Anointing one’s head with oil was an act of extravagant hospitality, but of course it also harkens back to the anointing of kings and other messengers of God. The word “messiah” means “God’s anointed.” It was an act of hospitality, but also an act of awareness—this unnamed women, more than anyone else in the room and really the entire Gospel of Mark “get’s it.” She knows who Jesus is and what this means for him—that the cross is not too far away. And she knows how we’re to respond. She did what she could. She did allshe could. It was a costly thing but in the end, it was a small thing. It didn’t feed any hungry people, it didn’t clothe the naked or heal any sick person. But it was an act of tenderness, done with love and compassion. And Jesus tells us wherever the gospel is told we’ll remember what she’s done. In fact, no higher praise is offered in the gospel of Mark. This unnamed woman and her costly oil so extravagantly offered to Jesus is lifted up as the model disciple in Mark’s Gospel: she alone understands it is Christ in front of her, the Messiah, and how to respond.
But I wonder if it’s more than this.
I wonder if Jesus is so in awe of this woman not simply because she saw that the person in front of her was Christ, but because she saw Christ in the person in front of her, and “she did what she could.” Maybe this was what Jesus lifted up as the heart of discipleship: to be truly present with the people around us. To be attentive and aware. After all, it was just two days from his trial and crucifixion, surely Jesus knew this and was carrying a weight. She must have seen it in his eyes or maybe in his shoulders. And so she did what she could. The ministry of presence, we often call it. The discipline of focusing yourself to the people in front of you, whoever they are—friends, family, your children, your spouse, strangers, store clerks, coffee shop baristas, because “in front you” may very well be where you find the presence of Christ.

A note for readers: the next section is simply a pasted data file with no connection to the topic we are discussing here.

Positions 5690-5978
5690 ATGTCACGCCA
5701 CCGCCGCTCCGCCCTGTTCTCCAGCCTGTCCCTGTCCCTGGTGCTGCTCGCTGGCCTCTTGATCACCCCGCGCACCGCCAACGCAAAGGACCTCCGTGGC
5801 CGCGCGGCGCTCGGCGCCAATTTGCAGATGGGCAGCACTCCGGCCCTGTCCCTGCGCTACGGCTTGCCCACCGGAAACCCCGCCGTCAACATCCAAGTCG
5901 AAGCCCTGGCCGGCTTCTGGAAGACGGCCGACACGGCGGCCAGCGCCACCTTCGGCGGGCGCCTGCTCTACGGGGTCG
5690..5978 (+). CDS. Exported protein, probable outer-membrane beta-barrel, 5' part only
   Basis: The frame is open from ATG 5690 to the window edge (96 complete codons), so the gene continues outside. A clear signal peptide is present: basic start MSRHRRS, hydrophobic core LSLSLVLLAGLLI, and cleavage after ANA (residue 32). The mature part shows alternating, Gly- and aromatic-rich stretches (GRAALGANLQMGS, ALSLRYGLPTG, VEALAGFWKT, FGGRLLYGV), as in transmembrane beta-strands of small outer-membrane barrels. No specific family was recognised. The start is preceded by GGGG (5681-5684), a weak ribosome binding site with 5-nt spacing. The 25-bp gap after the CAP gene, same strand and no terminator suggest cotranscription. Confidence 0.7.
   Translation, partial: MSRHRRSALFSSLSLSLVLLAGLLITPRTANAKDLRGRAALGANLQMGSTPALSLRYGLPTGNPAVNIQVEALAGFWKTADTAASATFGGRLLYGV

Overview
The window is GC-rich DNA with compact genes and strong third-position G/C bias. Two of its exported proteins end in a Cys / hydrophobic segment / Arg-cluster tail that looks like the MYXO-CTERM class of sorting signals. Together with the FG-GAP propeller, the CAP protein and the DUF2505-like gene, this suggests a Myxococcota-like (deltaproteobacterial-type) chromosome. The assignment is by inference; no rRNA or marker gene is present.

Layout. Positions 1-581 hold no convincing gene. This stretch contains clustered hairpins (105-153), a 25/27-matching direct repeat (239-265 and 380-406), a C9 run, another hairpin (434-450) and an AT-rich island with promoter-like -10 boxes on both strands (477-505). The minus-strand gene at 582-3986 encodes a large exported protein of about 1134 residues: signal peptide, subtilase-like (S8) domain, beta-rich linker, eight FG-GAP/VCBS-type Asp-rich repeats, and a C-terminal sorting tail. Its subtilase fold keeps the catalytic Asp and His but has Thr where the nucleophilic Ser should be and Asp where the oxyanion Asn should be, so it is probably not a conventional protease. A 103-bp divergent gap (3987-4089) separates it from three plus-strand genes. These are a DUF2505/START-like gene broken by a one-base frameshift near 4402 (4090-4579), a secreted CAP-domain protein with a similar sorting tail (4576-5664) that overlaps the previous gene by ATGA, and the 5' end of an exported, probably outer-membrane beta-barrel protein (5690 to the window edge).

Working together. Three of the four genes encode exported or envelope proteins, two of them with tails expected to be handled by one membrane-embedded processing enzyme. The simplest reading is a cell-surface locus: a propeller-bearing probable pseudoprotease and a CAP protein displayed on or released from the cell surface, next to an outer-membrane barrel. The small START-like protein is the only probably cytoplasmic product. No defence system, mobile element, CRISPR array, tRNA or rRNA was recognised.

I’ve spoken before about Father Greg Boyle, a Catholic priest who started Homeboy Industries, working with gang members in East Los Angelos. And he talks about how back in the 4thand 5thcenturies, still early on in Christian history, there were some believers who felt the only way to be completely present to God in the moment was to rid oneself of all the distractions of the world. And so they left their homes and society in general, and went out into the desertto seek God through a life of prayer and solitude and so we have the beginnings of Christian monasticism. We know them now as “the desert fathers and mothers.” And he says when times were particularly difficult for these early monks, and they weren’t sure how they would make it out there—on those days when they were particularly in need of God’s presence, or feeling especially vulnerable or distracted—they would focus their attention and their prayer to one word, and repeat it over and over—in what other traditions might call a mantra, this word or phrase that when repeated over and over is thought to lead to some kind of transformation. And the word they repeated over and over was not Jesus, or God or Spirit. The word was today.Today. Today is where they directed their focus and hoped to find God. Today.